Cape Town - The taxi violence which has claimed 13 lives in Cape Town in the last week has been resolved. This is according to the two main taxi associations, the Cape Amalgamated Taxi Association (Cata) and Congress of Democratic Taxi Associations (Codeta).
The two rival associations said on Tuesday during an African National Congress (ANC) arranged press briefing that the leadership of the two organisations had worked together to resolve the conflict.
The press conference was addressed by ANC regional chairperson Xolani Sotashe, along with the South African Communist Party (SACP) district chairperson Monde Nqulwana and Cata and Codeta representatives.
The associations said several meetings had been held since Friday to try to defuse the tension, but still urged police to step up efforts to prevent further killings.
Shootings have taken place in Nyanga, Khayelitsha, and Wynberg, following what was believed to be disputes over operating routes.
Addressing the conference, Sotashe said that "the ANC-headed alliance wanted to first and foremost to convey its deepest felt condolence to the 13 families who lost lives during this unfortunate taxi violence".
"The ANC-led alliance in the Dullah Omar region welcomes and appreciates the agreement reached by both Cata and Codeta through the engagement. While appreciating the peace accord, we condemn the incidents that took place in various areas where innocent people were killed."
He added that the alliance was taken aback by the re-emergence of taxi wars in the region following the reports of fighting between the associations in Delft, reportedly over the route between Delft and Wynberg, which later spread to Khayelitsha, Wynberg, Crossroads, Gugulethu, and Nyanga.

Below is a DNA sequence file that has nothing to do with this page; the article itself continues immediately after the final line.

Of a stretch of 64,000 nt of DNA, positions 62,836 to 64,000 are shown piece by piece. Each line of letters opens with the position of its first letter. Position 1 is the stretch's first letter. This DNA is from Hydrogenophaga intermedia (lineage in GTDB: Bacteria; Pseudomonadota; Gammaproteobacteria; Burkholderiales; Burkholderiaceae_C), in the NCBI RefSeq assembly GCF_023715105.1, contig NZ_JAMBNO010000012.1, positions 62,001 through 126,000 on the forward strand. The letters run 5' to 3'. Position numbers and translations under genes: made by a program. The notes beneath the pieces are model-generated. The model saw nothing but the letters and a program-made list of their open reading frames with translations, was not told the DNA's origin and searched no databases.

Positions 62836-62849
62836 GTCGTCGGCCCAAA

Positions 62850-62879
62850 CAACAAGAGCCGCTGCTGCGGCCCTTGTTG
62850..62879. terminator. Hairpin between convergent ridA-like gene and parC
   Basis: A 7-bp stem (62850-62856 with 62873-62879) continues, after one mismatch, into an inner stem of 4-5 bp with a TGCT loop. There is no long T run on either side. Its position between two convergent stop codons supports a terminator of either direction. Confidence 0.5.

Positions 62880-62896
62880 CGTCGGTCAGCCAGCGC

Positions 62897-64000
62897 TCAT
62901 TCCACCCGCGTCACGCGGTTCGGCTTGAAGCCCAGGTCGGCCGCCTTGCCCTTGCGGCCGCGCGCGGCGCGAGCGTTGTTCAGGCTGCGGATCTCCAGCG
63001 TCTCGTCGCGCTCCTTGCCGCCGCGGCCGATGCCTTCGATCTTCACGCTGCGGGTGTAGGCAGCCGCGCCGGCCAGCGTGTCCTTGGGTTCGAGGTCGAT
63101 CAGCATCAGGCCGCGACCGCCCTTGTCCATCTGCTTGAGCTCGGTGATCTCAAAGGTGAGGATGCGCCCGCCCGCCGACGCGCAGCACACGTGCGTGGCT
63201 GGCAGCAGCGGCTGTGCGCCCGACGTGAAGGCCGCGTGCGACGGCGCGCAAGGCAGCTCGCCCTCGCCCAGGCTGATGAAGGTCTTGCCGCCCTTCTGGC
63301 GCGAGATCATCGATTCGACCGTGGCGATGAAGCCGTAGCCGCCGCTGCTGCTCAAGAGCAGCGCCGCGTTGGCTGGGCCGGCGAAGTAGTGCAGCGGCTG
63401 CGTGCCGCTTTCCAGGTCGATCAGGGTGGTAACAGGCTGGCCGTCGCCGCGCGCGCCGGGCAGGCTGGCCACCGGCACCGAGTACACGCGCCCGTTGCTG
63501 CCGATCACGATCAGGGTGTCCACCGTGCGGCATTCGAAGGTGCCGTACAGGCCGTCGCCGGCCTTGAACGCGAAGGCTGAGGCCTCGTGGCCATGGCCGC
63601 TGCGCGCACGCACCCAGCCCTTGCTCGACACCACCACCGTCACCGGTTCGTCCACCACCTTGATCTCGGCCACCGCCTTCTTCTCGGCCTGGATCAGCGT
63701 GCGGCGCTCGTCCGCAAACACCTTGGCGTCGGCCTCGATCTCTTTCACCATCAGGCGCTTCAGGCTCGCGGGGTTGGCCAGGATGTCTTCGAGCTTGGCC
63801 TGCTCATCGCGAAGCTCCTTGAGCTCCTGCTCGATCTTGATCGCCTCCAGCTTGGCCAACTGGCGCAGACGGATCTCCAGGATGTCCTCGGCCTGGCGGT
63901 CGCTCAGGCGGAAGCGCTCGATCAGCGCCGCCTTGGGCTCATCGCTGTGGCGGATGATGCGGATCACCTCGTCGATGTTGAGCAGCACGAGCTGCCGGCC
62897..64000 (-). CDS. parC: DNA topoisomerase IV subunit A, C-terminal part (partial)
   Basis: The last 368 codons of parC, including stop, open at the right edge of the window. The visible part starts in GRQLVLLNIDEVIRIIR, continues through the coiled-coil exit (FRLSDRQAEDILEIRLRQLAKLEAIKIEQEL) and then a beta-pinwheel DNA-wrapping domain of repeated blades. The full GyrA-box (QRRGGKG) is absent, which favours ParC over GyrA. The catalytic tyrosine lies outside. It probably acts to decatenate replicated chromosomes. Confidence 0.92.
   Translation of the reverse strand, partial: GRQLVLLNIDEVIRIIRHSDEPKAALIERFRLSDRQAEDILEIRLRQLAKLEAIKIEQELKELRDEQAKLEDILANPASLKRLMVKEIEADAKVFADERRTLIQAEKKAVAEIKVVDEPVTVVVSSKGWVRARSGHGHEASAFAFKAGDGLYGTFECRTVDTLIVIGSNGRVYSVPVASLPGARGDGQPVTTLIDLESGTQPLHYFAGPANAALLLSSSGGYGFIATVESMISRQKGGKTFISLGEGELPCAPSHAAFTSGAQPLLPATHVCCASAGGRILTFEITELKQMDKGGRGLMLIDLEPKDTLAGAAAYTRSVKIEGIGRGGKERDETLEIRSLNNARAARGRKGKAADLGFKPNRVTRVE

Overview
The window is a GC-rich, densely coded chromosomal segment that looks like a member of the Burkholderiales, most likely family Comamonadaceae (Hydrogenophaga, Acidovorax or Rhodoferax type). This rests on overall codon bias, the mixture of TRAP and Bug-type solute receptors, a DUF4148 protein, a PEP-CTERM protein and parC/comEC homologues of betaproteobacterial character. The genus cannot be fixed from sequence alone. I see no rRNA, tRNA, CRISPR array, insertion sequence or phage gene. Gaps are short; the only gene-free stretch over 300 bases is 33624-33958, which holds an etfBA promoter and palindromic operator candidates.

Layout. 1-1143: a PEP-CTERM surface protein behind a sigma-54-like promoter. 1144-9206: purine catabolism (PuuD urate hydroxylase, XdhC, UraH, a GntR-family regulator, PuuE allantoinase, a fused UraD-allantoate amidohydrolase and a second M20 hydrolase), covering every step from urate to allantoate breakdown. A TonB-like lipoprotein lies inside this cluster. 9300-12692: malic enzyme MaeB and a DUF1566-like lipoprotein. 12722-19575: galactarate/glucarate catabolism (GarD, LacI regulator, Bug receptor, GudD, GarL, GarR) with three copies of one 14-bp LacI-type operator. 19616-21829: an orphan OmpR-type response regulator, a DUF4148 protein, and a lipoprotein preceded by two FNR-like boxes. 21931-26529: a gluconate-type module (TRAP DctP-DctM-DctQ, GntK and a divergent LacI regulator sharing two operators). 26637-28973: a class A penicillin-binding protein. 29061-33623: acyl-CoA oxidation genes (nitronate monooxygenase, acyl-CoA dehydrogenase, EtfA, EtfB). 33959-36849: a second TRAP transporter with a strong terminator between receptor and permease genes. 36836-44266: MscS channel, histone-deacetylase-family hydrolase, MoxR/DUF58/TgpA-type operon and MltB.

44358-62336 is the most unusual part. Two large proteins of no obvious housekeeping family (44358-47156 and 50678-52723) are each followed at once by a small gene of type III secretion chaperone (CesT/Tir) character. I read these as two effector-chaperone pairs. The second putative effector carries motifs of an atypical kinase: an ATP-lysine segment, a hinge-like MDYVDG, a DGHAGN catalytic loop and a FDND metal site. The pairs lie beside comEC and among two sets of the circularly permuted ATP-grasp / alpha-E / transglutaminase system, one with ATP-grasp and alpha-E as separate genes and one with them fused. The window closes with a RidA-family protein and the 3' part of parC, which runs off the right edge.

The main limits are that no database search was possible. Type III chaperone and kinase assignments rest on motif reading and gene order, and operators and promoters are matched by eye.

He said the ANC has been encouraging the associations to be committed to the peace accord and take charge of their business and resolve all business-related challenges that affected their industry with negotiations and saluted the associations for steps taken to implement a ceasefire.
"It is our belief that violence is not a solution to the differences and the interest of taxi industry, because violence put lives of innocent passengers and other road users at risk. We expect all stakeholders to engage at all material times in resolving difference and find an amicable lasting solution without resorting to violence," said Sotashe.
“They should resolve their differences through negotiations because bullets and violence are not solutions. The alliance will never afford going back to the olden days of taxi violence. We need to have a peaceful taxi industry that works together to benefit from the economic spin-offs following from the ongoing massive road infrastructure investments in the region, through the N2 express and other BRT( Bus Rapid Transit) related developments," he said.
African News Agency/ANA